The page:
Governor Paul LePage, you’ve just finished eight years as chief executive of the great state of Maine! What do you do next? Easy — you split the state and live tax-free in Florida:
Now in the final two months of his eight years in the governor’s mansion, LePage said he was “talking to a couple of universities” about teaching in Florida from September through April, but he would not identify the schools. LePage and his wife, Ann, already own a house in Florida and often vacation there. He said he would be in Maine from April to September.
Asked where he would maintain his legal residency, LePage replied Florida.
“I’ll tell you very, very simply: I have a house in Florida. I will pay no income tax and the house in Florida’s property taxes are $2,000 less than we were paying in Boothbay,” LePage said. “At my age, why wouldn’t you conserve your resources and spend it on family (rather) than spend it on taxes?”
Not sure anyone will ever top that as a mic drop, frankly. NYT political reporter Jonathan Martin called it an “instant classic,” which it is. He also pointed out that it’s a bit awkward for LePage’s daughter, who’s helping run Republican Shawn Moody’s campaign to succeed him:
A heck of a way to step on his preferred successor, too. Moody’s campaign is run by LePage daughter and other lieutenants. https://t.co/xqnHbgEhor
— Jonathan Martin (@jmartNYT) November 5, 2018
Right now, Moody doesn’t need the aggravation. Two polls in October have him down eight points to Democrat Janet Mills, which might be another reason to want to move to Florida. It probably doesn’t do much for Moody’s last-day chances to have a famously eccentric fellow Republican throw the entire state under the bus, even if it’s tough to fault LePage on his logic.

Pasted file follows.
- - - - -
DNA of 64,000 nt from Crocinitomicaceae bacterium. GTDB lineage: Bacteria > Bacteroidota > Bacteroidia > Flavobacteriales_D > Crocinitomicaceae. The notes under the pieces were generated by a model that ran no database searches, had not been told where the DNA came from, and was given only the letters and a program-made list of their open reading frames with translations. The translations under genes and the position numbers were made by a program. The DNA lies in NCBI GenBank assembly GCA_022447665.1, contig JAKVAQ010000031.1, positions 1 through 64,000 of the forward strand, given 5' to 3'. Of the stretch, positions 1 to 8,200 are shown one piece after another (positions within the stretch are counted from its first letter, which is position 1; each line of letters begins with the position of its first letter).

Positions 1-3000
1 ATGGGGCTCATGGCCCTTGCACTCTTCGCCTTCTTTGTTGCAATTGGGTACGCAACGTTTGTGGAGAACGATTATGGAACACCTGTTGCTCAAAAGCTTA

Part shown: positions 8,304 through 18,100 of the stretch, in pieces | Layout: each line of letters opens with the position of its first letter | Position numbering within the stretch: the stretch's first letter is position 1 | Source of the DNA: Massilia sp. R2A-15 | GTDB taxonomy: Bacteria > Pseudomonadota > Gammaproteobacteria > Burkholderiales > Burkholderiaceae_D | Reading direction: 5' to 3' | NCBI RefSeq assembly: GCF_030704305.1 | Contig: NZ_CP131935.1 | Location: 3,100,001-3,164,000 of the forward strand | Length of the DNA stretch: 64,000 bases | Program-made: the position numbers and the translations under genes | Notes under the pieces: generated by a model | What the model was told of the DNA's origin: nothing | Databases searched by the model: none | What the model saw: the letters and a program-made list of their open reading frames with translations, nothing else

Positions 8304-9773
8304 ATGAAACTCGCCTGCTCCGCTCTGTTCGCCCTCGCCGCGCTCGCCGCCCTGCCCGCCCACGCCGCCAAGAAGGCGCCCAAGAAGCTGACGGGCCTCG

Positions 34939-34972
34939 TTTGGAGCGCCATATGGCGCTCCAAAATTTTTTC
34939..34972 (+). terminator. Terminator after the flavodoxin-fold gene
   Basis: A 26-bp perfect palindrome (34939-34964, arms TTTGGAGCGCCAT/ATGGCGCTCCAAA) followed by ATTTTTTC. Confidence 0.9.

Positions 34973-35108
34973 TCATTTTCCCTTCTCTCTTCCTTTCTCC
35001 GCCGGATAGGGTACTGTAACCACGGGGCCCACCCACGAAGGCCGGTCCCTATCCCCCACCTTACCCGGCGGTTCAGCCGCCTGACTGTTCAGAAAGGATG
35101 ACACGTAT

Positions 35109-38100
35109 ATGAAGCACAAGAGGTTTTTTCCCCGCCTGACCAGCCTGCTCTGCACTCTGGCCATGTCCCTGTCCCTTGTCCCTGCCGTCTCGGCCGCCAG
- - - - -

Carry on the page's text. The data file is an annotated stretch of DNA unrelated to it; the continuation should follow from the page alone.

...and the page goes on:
And … it is tough to fault LePage on his logic. An analysis by WalletHub earlier this year put Maine as the third-ranked state based on overall tax burden at 11.02%, trailing only New York (13.04%) and Hawaii (11.57%) for the highest burden in the nation. Florida ranks fourth-cheapest at 6.64%, with only Alaska, Delaware, and Tennessee easier on taxpayers. Hell, if I could get a Florida college to sign me up as a professor, I’d take that deal, too. Maybe Shawn Harrison can put in a word for me at the University of Central Florida, after he gets done winning his election, and I’ll hang out in North Tampa and count my sweet, untaxable income on the other end of the I-4 Corridor from Disney World. I’m pretty sure the First Mate won’t shed too many tears over leaving -20-degree winters behind, let alone the fifth-highest tax burden in the US.
Of course, I’m not the governor of Minnesota, either. The question should be why LePage didn’t spend the last eight years doing something about this …. but you’ll have to ask him that at Disney World. Yo ho, yo ho, a tax ex-pat’s life for me …